LOS ANGELES - In his five successful campaigns for statewide office, Gov. Gray Davis relied on a simple strategy: He raised huge amounts of cash and then battered his opponent with a barrage of negative ads.
Now, facing an unprecedented Oct. 7 special election to recall him, Davis has been persuaded by prominent Democrats to try another tack: remind Californians as frequently as possible that he is the governor.
In attempting to project the image of a diligent chief executive, attending to the problems of California as the recall drum beats around him, Davis is taking a page from the playbook of former President Bill Clinton. In fact, Davis aides said, Clinton advised Davis to adopt this strategy, which the former president used during the Monica Lewinsky scandal and impeachment crisis during his second term.
But unlike Clinton, who was popular with voters and, according to polls at the time, had the support of most Americans as he fought the impeachment, Davis has approval ratings only slightly higher than 20 percent. And more than half of Californians support his recall, according to recent polls.
Davis advisers contend that the governor can turn those numbers around if he works on problems while emphasizing the causes and programs he championed during better financial times. They are banking on the public growing tired of the recall fray and ultimately seeing Davis as the responsible choice, even if they continue to dislike him.
"People are upset in this state, and the governor understands that," said Peter Ragone, communications director of the Davis campaign. "While other people are aggressively playing politics, the governor is aggressively governing."
Although the plan is for Davis to emphasize his role in shaping public policy, he isn't ignoring the attempt to unseat him. In news media interviews and public appearances, he has depicted the recall as an attempt by right-wing extremists to overturn November's election. Davis continues to make that case, although in less strident terms since some Democrats urged him to tone it down; it echoed Clinton's description of the investigations that culminated in his impeachment.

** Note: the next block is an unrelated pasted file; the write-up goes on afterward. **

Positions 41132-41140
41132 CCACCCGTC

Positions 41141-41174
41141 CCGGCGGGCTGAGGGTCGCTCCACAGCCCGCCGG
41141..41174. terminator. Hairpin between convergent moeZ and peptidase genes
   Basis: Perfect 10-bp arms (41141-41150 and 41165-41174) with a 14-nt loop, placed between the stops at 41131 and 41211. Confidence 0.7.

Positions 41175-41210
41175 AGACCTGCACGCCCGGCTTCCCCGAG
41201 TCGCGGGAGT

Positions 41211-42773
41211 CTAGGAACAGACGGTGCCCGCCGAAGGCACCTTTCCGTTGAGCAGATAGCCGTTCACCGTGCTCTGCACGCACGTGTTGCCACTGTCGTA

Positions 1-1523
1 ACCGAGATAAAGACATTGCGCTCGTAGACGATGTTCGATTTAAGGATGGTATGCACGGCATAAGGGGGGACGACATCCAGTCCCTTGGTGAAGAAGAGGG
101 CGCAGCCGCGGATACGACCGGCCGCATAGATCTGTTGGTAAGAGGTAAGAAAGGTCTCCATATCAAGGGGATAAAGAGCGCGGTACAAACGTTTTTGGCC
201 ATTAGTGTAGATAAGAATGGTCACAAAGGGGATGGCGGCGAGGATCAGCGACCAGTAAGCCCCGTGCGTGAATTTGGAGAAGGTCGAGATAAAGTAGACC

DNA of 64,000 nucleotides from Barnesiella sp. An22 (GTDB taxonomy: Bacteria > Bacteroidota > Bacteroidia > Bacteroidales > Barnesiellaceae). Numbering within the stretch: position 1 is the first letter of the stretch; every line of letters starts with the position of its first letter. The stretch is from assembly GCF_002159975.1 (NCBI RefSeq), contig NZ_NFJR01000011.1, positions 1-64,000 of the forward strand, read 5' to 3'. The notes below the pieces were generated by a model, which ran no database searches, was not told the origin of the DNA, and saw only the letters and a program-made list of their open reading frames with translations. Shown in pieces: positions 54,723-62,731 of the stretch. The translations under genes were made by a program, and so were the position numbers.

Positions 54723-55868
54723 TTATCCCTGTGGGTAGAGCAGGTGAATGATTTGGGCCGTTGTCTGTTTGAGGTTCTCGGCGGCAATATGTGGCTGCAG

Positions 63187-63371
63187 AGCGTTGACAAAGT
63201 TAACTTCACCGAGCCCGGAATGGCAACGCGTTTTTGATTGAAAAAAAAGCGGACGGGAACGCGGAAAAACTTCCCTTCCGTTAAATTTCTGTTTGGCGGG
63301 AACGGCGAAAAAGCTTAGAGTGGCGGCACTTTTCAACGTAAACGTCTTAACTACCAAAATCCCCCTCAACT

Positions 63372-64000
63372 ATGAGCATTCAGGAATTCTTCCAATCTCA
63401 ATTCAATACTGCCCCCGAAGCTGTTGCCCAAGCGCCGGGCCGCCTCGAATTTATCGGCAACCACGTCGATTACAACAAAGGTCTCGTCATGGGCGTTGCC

Sensitive to past criticism of his slashing campaign style, Davis will attempt to allow surrogates in labor and his campaign to throw many of the punches in this campaign.
"He's certainly not going to shy away from questions on the recall, but he is first and foremost going to govern," Davis campaign director Steve Smith said. "He expects the campaign at the same time to conduct a very strong campaign, seeking 'no' votes on the recall."
The governor's only public appearance yesterday, an event at a gas station in Los Angeles, was another attempt to present Davis governing rather than campaigning. During normal times, the event would have been one in a string of routine appearances around the state. But all appearances by the governor these days are news media spectacles, attended by throngs of reporters and cameras, eager to record his every move and question him about the recall.
"As someone once said, fasten your seat belts, because this is going to be a bumpy ride," Davis said at yesterday's event. "There will be many twists and turns between now and Oct. 7. But I believe at the end of the day people are fair-minded. They just put me in office less than a year ago to handle what is admittedly a very tough job. And so I've laid out every day what I'm going to do to make life better."
The governor's stated reason for yesterday's event was to ask the Bush administration to exempt California from new rules requiring the additive ethanol in gasoline. But the recall was clearly the subtext, and the news conference had the clear aura of a political campaign event.
Davis was joined by California Environmental Protection Agency Secretary Winston Hickox, who opened by calling Davis "the governor in history that will be remembered for accomplishing more for the environment than any governor." Afterward, Todd Campbell, a representative of the environmental group Coalition for Clean Air, also praised the governor's environmental record.
"He has time and time again stepped up for California communities," Campbell said. "I know these are dark times. I hope you stand tough and persevere through this recall."
The Los Angeles Times is a Tribune Publishing newspaper.